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Co-ownership Tips

by David Wyndham 12. June 2017 14:49
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When I was in high school I worked as line crew at an FBO at the small airport in Rochester, NH. When I started work, my employer rented out Cessna 150s for $19 per hour and a Cessna 172 for $29 per hour. AvGas was less than a dollar per gallon. One local pilot owned a mid-1960s Cessna 172. He flew only on severe-clear days, which in New England was infrequent. At best he maybe flew 40 hours per year. I asked him why didn’t he just rent. He replied that he could buy AvGas to fly 3.5 hours for the cost of one hour of a rental. I did some quick math as I knew what his recent annual cost and what he paid for the tie-down space he rented. Throw in a wild guess for insurance and I came up with over $100 per hour for his 40-hour “bargain.” I asked about these costs. A few months later he took on a partner to co-own his plane.

Most turbine aircraft fly less than 400 hours per year. Many operators since 2008 have reduced their flight activity and it is not uncommon to see utilization below 300 or even below 200 annual hours. For private owners, the 200 annual hours is maybe toward the high side. If you are flying 200 annual hours, your aircraft is sitting idle most of the time. 

Aircraft are also expensive. Fixed expenses like crew salaries, hangar and insurance when the are spread over a small number of hours drive up the average hourly total costs. If you are not using your aircraft, why not get some revenues by having someone else use it? Putting your aircraft onto a charter operator’s certificate receives a lot of attention and is the first thing I think of for helping to offset the total costs of owning your own aircraft. But there are other options like my long-ago Cessna 172 owner found out.

My general discussion will use co-ownership and joint-ownership interchangeably as it involves the day-to-day functioning of the shared arrangement. We do define them slightly different. Co-Ownership is when two or more organizations share the use and expenses of an aircraft but the aircraft is operated by a management company. Joint Ownership is when two or more organizations share the use and expenses of an aircraft and the aircraft is operated by one of these organizations (not a management company). There are legal and tax subtleties between the two that I won’t cover.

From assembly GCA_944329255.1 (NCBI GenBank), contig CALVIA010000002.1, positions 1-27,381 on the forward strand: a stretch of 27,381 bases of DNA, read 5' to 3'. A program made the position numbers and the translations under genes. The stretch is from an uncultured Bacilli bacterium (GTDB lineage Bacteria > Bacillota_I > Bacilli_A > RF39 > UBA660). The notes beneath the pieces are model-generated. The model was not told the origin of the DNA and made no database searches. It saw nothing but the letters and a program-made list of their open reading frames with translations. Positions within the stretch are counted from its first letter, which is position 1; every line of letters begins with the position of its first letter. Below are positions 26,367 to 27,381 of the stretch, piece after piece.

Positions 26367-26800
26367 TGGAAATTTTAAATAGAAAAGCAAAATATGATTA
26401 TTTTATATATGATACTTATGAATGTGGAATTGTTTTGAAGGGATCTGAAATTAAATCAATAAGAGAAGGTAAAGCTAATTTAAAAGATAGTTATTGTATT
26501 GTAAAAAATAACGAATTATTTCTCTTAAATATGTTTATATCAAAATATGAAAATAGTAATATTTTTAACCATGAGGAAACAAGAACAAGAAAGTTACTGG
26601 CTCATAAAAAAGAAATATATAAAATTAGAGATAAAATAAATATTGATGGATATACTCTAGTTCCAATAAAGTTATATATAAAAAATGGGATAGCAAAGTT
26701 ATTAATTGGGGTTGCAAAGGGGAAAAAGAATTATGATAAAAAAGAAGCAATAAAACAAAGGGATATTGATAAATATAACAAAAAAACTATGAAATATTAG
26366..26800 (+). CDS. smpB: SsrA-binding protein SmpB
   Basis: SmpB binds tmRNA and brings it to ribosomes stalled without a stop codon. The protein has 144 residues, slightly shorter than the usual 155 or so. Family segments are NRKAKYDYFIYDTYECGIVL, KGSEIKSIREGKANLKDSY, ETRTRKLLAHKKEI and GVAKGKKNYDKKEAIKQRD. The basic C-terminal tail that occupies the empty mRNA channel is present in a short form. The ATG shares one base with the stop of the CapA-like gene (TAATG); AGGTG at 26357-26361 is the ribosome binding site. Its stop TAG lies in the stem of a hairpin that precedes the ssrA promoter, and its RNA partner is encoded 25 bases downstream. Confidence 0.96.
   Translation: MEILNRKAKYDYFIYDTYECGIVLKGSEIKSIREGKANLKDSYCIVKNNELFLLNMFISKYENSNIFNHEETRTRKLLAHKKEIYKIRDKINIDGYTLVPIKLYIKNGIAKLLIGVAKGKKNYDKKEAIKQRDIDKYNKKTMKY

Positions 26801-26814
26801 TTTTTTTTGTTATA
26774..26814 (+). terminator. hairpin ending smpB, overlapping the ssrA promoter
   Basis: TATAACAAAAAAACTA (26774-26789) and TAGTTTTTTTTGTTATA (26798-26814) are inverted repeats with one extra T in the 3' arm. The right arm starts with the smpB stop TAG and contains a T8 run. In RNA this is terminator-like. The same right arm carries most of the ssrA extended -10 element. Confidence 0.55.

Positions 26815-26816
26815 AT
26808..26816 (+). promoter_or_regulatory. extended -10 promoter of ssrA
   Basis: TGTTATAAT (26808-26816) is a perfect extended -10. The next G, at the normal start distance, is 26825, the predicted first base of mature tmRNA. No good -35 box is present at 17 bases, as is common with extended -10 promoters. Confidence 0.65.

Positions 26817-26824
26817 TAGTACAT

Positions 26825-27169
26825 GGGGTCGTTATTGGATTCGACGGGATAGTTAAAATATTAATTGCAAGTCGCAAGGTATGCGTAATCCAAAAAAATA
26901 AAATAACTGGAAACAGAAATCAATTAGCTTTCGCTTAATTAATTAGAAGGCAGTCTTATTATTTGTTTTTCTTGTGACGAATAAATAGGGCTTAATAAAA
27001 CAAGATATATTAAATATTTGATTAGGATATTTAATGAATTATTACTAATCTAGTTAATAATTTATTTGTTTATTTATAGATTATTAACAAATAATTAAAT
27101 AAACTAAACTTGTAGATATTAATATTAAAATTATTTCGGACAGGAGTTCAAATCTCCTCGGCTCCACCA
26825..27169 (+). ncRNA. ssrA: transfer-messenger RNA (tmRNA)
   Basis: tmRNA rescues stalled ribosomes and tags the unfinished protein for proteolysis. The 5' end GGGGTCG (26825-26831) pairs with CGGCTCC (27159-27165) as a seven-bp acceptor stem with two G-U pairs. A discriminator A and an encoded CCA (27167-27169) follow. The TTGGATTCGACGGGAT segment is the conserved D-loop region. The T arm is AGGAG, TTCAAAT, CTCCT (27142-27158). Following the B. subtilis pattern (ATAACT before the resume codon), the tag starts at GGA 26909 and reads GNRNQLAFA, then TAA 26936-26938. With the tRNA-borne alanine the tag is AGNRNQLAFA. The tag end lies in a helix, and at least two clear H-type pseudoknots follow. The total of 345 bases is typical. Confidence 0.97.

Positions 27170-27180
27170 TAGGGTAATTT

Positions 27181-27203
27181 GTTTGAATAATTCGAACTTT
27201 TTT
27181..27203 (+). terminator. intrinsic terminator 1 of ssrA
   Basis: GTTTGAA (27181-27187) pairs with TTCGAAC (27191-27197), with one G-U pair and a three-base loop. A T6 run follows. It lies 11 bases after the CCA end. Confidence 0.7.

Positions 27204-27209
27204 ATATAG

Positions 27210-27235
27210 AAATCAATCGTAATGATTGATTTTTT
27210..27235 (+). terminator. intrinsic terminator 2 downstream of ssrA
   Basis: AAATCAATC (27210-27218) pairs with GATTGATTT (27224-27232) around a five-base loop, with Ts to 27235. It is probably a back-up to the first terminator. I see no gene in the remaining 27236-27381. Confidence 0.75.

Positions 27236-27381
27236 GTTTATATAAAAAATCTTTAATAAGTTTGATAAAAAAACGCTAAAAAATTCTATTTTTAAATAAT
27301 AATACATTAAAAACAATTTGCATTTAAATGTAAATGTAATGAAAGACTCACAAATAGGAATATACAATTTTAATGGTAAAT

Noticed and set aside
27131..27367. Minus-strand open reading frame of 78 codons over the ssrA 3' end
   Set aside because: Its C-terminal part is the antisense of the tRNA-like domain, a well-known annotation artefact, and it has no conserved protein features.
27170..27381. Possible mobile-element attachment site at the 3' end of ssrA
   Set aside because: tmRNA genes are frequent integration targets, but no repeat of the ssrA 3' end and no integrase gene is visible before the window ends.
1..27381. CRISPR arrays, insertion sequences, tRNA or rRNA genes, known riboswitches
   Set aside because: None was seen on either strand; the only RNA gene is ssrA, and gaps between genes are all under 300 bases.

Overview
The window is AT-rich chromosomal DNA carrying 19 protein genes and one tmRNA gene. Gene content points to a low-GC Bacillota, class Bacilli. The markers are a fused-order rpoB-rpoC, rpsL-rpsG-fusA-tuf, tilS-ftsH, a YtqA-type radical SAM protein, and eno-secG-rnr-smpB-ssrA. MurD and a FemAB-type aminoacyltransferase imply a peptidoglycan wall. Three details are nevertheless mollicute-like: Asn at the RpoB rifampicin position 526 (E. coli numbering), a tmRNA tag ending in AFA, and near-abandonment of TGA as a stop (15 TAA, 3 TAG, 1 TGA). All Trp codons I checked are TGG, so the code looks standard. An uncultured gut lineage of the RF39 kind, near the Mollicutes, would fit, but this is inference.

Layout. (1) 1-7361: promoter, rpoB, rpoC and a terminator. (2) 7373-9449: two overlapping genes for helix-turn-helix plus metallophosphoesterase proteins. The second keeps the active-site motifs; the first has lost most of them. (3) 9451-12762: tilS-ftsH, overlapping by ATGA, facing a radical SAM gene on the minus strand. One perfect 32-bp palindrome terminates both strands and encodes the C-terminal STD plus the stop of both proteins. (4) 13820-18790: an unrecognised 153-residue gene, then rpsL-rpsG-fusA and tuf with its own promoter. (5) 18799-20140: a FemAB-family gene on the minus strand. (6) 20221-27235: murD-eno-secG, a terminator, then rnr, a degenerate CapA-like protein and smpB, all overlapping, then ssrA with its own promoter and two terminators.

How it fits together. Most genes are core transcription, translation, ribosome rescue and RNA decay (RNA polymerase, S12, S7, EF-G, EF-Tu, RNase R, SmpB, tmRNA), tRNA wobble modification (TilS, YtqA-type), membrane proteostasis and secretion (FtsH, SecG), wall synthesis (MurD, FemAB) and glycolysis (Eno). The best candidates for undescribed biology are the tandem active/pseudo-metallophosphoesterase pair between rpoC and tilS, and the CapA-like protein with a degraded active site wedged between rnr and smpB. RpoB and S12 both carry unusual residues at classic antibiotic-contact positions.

The significant advantage of co-ownership is that the two individuals share not only the costs of operation, but also the acquisition cost. Thus, a $1 million acquisition budget is all that is needed for a $2 million aircraft. You can either get a larger aircraft for the money or apply it to a newer model of the desired aircraft. Which leads me to tip number one.

Don’t buy more aircraft as a co-owner than you can afford to buy alone. 

Co-ownership works best when both partners are financially sound enough not to “need” the other in order to make the payments or pay the bills. When (not if) one of the two of you wants to sell, when you can afford the whole aircraft then the negotiations can be less stressful and less likely to result in the complete sale of the aircraft. Maintain your financial independence with respect to the aircraft. Look for a co-owner who also has the financial resources to operate the aircraft.

Second, find someone who flies “not like you” to co-own. Best case is owner A flies for business during the week and owner B takes the aircraft on vacations and holidays. You will need to schedule your travel. Avoid disputes over needing the aircraft at the same time but having complimentary schedules.

Speaking of scheduling, “first come, first served” is not likely to be successful all on its own. I saw one partnership come unraveled when scheduling issues turned into one owner scheduling the aircraft every other week for the entire year. All week. One thing to consider is “on and off” weeks. When its your “on week” you get priority scheduling and when you are “off” the other owner gets first use. To make things work, you’ll both want to accommodate each other.